The greatest generator of information is the freedom of chaos, where every moment is new.  James Gleick

I would look up at the star-studded night sky, extend my arms toward it, and ask very sincerely, “Use me!” Somehow I believed there was a larger intelligence to hear my willingness to be of service with whatever talents I could bring to whatever it might want of me.   Elisabet Sahtouris

 At the same time that rites of passage can describe the critical passage of a whole culture to a new way of life, they also—and much more commonly—are explicitly transformative procedure designed to carry an initiate through profound encounters with the darkest aspects of existence. They begin with separation from the old way of life. The initiate is then taken into a threshold period and often a holding place, where the stripping away continues until the old identity is dissolved. This is the fertile void, the place of death and rebirth. A Caribou Eskimo shaman, telling about his own initiation as a young boy, recalled: “I died a number of times during those thirty days but I learned and found what can be found and learned only in the silence, away from the multitude, in the depths. I heard the voice of nature itself speak to me, and it spoke with the voice of a gentle motherly solicitude and affection. Or it sounded sometimes like children’s voices, or sometimes like falling snow, and what it said was, “Do not be afraid of the universe.”

The rite of passage is designed to take the initiate to this point of absolute, internal security. It is intended to open a knowing that cannot be taken away. The certainty of this knowing is what “grows” the neophyte and makes possible the third and final stage of the rite of passage: the return, bearing the gifts of wisdom and a deeper sense of responsibility to the people.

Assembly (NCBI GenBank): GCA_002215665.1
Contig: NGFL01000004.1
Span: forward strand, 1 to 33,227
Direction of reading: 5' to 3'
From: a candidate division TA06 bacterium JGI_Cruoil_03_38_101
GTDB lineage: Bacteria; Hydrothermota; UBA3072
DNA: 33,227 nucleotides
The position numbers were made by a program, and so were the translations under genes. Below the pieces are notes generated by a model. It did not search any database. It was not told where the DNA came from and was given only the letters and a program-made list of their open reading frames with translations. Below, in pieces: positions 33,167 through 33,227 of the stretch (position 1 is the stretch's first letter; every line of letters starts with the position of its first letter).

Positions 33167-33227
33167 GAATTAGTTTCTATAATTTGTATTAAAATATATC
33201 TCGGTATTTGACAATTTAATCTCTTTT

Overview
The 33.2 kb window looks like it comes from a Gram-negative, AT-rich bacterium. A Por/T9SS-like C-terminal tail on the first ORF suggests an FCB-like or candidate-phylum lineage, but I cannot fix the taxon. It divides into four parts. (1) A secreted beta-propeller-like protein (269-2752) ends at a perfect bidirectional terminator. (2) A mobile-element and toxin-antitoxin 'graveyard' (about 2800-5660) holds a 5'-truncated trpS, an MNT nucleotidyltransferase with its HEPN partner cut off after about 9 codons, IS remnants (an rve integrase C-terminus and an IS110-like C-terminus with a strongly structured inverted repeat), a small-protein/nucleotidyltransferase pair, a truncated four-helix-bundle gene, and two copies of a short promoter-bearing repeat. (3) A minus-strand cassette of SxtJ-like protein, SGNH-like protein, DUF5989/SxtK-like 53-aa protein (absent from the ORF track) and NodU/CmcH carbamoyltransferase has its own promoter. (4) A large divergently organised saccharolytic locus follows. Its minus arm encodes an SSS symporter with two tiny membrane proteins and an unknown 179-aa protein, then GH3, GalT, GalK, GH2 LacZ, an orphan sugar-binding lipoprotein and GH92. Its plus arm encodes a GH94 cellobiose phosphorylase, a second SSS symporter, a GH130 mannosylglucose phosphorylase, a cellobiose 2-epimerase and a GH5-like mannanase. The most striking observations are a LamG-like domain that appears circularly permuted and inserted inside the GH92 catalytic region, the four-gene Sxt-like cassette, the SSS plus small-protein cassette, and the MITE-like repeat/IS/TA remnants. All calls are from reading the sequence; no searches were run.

From the book, Cultural Creatives (2000), Paul Ray and Sherry Anderson share:

In the secret recesses of the heart beyond the teachings of this world calls a still, small voice singing a song unchanged from the foundation of the world.

Speak to me in sunsets and in starlight . . .
Speak to me I the eyes of a child . . .
You Who call me from a smile  . . . 

My cosmic beloved
Tell me who I am . . .
And who I always will be.

Help me to remember.        Joan Borysenko

You see things: and say “Why?”
But I dream things that never were: and say “Why not?”    George Bernard Shaw

The human spirit of creativity is indomitable. It has uplifted lives in every civilization and every era, from dirt playgrounds to marble palaces. It has survived catastrophic acts of inhumanity, ignorance, and apathy, to bloom in the darkest days as well as the brightest hours of human existence. It has illuminated our lives with flashes of singular brilliance in advances in human understanding and in the softer, warmer light of words or deeds that daily enrich the human experience.            Gene D. Cohen

To journey without being changed is to be a nomad.
To change without journeying is to be a chameleon.
To journey and to be transformed by the journey Is to be a pilgrim.                    Mark Nepo

 Sometimes the greatest challenge is to actually begin; there is something deep in us that conspires with what wants to remain within safe boundaries and stay the same.    John O’Donohue

When it’s over, I want to say: all my life I was a bride married to amazement.
I was the bridegroom, taking the world into my arms.
When it’s over, I don’t want to wonder if I have made of my life something particular, and real.

I don’t want to find myself sighing and frightened, or full of argument.
I don’t want to end up simply having visited this world.        Mary Oliver

Sometimes you hear a voice through the door calling you, as a fish out of water hear the waves of a hunting falcon hears the drum’s come back.
This turning toward what you deeply love saves you.   Rumi, translated by Coleman Barks

 …stories remind us that we are not separate, isolated individuals afloat in the cosmos, but part of the universal stream of life. We become aware on some primitive level that we are not disconnected, solitary beings, but part of the chain of life that goes back to the first appearance of a living cell and continues indefinitely into the future.     Jill Jepson

We human beings have a great need for one another. However, at the end of the 20th century this instinct to be together is materializing as growing fragmentation and separation. We search for those most like us in order to protect ourselves from the rest of society. Clearly, we cannot get to a future worth inhabiting through these separating paths. Our great task is to rethink our understandings of community so that we can move from the closed protectionism of current forms to an openness and embrace of the planetary community.              Margaret Wheatley